Activists digitally protest Wyatt Board meeting; more details on COVID-19 at prison revealed
“So far,” said Warden Daniel Martin, “we haven’t had any other cases that have been identified.“ Wednesday’s meeting of the Central Falls Detention Facility Corporation Board, which oversees the Wyatt Detention Facility in Central Falls, Rhode Island, was attended online by members of Never Again Action Rhode Island and the Alliance to Mobilize Our Resistance (AMOR). The groups have been
“So far,” said Warden Daniel Martin, “we haven’t had any other cases that have been identified.“
Wednesday’s meeting of the Central Falls Detention Facility Corporation Board, which oversees the Wyatt Detention Facility in Central Falls, Rhode Island, was attended online by members of Never Again Action Rhode Island and the Alliance to Mobilize Our Resistance (AMOR). The groups have been leading the effort to release undocumented immigrants held at the Wyatt under a contract with Immigration and Customs Enforcement (ICE) for over a year now.
Though public speaking was not permitted at the meeting, members of Never Again Action changed their profile pictures with screen shots of the Never Again logo. The effect was that well over a dozen of the attendees had one of the following logos on the page. This “digital protest” was the equivalent of carrying a protest sign into the room during a live meeting.
During the meeting, Warden Daniel Martin talked about the circumstances that led the prison to discover a positive case of COVID-19 in the prison, but the topic of the Rhode Island ACLU lawsuit seeking the release of three prisoners with severe health problems was not discussed.
According to Warden Martin, the inmate who tested positive was transferred from another facility to the Wyatt on April 2nd. At that time the inmate was screened by staff and showed no symptoms. The prisoner was assigned to the J1 Unite, where he stayed until he transferred to to H Unit for one day and from H Unit to B Unit for three days. He left B Unite on the 16th, and was symptomatic on the 18th.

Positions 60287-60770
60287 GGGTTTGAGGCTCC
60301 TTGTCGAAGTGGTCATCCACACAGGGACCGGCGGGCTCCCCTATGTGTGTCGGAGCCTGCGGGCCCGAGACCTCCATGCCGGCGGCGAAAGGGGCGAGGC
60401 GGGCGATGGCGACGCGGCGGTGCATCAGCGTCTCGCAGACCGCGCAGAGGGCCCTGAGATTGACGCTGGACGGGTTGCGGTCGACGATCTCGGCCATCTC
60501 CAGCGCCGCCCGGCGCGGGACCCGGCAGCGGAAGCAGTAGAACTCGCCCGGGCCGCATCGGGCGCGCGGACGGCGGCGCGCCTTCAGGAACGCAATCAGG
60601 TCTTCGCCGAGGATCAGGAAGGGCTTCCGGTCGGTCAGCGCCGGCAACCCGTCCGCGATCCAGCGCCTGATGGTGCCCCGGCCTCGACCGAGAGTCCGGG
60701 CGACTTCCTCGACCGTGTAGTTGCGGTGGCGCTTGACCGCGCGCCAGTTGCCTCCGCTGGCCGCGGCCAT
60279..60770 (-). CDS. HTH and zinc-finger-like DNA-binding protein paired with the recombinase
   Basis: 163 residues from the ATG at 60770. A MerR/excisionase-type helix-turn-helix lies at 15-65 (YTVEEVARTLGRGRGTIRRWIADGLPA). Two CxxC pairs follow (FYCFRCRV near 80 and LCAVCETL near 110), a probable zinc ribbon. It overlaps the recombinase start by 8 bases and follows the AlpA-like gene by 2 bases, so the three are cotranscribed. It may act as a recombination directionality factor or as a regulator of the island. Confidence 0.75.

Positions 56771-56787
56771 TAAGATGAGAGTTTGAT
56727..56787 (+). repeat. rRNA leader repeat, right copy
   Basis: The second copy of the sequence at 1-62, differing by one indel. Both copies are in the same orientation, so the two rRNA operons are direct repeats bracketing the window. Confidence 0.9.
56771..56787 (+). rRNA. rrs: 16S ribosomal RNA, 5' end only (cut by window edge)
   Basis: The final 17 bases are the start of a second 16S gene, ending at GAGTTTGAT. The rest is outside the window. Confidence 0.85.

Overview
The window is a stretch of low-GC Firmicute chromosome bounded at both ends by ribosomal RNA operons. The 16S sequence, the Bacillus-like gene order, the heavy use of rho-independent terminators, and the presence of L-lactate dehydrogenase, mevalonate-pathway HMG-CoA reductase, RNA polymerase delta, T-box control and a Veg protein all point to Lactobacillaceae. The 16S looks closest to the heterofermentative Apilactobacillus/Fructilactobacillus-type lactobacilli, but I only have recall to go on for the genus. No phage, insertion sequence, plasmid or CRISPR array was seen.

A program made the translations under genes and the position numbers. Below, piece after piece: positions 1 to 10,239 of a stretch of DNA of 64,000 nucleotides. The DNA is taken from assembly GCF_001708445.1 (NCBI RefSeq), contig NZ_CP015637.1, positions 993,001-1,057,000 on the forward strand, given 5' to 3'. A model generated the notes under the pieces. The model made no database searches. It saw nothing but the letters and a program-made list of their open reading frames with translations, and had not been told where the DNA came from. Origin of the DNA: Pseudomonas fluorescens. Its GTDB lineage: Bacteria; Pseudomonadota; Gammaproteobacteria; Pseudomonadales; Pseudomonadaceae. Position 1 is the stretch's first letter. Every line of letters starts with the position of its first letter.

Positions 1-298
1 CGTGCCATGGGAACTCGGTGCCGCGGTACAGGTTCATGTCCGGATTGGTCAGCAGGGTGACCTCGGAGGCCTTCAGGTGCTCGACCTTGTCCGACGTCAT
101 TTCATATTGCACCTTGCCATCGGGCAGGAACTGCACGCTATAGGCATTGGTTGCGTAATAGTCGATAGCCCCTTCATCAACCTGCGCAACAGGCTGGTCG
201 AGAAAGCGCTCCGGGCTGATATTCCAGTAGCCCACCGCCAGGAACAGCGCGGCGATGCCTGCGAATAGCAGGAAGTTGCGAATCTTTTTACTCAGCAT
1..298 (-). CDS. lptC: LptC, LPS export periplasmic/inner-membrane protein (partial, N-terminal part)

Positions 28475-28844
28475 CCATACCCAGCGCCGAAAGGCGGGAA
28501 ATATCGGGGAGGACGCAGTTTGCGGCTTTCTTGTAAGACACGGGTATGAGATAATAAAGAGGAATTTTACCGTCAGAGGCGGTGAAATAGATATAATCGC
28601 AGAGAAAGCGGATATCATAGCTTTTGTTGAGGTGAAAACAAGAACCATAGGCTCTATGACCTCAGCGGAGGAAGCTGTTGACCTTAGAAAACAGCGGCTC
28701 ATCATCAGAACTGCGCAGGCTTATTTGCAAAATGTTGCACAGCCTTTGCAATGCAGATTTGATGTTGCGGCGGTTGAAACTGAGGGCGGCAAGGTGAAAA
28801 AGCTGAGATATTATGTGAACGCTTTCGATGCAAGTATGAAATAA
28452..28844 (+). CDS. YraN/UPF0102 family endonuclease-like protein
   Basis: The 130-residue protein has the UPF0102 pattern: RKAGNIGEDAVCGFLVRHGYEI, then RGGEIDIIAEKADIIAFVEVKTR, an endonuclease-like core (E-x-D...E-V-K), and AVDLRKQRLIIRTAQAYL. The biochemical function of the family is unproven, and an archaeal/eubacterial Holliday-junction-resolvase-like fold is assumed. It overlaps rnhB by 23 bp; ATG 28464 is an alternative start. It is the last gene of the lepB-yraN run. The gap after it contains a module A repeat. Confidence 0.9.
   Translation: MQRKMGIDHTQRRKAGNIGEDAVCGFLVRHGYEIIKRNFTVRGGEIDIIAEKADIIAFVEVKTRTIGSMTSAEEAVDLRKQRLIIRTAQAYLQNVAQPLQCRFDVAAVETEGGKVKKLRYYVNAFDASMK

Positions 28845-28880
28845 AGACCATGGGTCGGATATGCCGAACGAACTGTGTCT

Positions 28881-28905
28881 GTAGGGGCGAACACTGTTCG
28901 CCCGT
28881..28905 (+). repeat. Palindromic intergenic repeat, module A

The inmate was seen by medical on the 19th, was screened for COVID-19 on the 20th, and the test came back positive on the 21st. The lesson learned, said Warden Martin, is that, “There really should be a 16 day quarantine process.”
The Rhode Island Department of Health, when it comes to potential spread, goes to the 16th, 17th and 18th, said Martin. 31 detainees in B Unit were tested on Wednesday, the remainder will be tested on Thursday. Testing will then continue into H Unit where the inmate who tested positive was held for one day. “The good news is that he was housed alone in H Unit,” said Martin.
Martin said that they are still working to determine if J Unit needs to be tested. “More than likely it will,” said Martin to the Board, “just as a precautionary measure.”
“We’re also working with the Department of Health to test staff. We’re hoping to get the process started tomorrow,” continued Martin.
The facility is on lockdown, and the prison has done a “full mitigation.” All the “main common areas” were sanitized. All the detainees in all the other units were screened. (Screening and testing are different. Screening means checking to see if people are symptomatic. Testing is a process that gets lab results.)
“So far,” said Martin, “we haven’t had any other cases that have been identified.”
Tom Mooney at the Providence Journal today reported today that United States District Court Judge William Smith is “inclined” to grant the motion brought by the Rhode Island ACLU to release three prisoners with health issues that make them susceptible to serious implications and even death from COVID-19.